We ask students to cite encyclopedia articles, dictionaries, news interviews with experts, and in-person conversations. A generative text-generation tool that scrapes published work and uses a statistical model to emulate a response that mimics the way the humans in its database have responded to similar prompts is formally something like a conversation, and the MLA’s general formula for citing sources adapts perfectly well to a conversation with a bot.
I don’t think it would be reasonable to expect students to cite Google’s “help me write” feature with this level of specificity, just as we don’t cite every time we accept an autocorrect suggestion that fixes a typographical error.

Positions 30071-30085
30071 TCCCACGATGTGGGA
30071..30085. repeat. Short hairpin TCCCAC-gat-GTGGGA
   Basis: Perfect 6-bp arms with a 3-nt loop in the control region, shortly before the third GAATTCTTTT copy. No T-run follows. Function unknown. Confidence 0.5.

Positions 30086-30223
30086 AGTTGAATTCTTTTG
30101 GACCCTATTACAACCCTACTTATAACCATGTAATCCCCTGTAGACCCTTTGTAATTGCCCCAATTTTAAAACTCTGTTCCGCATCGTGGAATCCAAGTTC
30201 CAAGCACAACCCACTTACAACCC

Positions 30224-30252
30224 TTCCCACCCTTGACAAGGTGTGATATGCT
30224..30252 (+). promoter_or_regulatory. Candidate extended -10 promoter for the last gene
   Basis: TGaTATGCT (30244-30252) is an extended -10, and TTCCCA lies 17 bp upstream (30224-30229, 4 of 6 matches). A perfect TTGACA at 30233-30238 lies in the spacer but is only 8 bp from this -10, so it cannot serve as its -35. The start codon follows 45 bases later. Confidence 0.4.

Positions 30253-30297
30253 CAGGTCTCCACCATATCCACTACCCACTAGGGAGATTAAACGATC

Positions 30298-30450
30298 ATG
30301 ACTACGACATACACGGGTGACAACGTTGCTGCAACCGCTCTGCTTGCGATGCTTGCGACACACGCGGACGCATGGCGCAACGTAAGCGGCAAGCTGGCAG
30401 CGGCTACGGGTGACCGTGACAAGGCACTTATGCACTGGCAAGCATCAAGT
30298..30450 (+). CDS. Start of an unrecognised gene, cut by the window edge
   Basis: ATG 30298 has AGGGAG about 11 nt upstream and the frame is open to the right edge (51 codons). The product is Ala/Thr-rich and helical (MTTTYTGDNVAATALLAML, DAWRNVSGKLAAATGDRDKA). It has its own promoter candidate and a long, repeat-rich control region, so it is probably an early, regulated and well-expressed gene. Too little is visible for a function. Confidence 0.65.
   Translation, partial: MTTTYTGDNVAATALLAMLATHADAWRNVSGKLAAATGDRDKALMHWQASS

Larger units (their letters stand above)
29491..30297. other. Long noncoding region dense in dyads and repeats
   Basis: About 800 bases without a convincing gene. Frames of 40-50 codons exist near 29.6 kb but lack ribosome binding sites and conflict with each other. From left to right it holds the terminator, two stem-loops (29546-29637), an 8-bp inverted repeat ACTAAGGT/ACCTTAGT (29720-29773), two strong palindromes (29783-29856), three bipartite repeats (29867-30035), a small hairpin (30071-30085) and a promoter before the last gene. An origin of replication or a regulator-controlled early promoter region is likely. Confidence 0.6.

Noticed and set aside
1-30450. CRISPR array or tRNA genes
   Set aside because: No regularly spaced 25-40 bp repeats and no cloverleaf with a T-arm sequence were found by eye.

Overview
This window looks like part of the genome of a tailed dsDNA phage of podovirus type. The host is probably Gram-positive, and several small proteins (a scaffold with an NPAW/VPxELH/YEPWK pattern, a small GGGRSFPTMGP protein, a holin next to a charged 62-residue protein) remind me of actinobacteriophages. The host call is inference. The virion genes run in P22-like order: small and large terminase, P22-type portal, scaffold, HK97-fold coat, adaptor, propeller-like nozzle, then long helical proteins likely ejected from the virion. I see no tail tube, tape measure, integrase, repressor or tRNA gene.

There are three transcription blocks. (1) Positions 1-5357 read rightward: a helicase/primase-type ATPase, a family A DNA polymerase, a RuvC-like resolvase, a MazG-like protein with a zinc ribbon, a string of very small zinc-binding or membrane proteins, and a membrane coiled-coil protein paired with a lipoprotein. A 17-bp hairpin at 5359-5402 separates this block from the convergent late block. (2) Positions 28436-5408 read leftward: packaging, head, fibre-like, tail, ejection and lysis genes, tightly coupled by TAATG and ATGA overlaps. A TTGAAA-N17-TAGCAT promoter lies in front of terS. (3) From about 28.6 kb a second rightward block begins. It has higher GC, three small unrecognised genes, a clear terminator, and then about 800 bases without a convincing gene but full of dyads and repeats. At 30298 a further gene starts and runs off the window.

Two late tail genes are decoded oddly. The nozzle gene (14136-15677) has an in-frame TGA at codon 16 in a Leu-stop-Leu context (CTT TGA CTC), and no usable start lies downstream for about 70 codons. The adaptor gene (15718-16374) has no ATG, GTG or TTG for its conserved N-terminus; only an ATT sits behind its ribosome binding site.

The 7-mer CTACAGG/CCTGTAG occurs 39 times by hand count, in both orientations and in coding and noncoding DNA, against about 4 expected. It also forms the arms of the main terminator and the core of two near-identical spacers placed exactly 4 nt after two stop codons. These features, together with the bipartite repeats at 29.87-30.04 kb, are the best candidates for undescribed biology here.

The MLA’s method for citing sources uses a template of core elements—standardized criteria that writers can use to evaluate sources and create works-cited-list entries based on that evaluation. That new technologies like ChatGPT emerge is a key reason why the MLA has adopted this approach to citation … —MLA.org “How do I cite generative AI in MLA style?“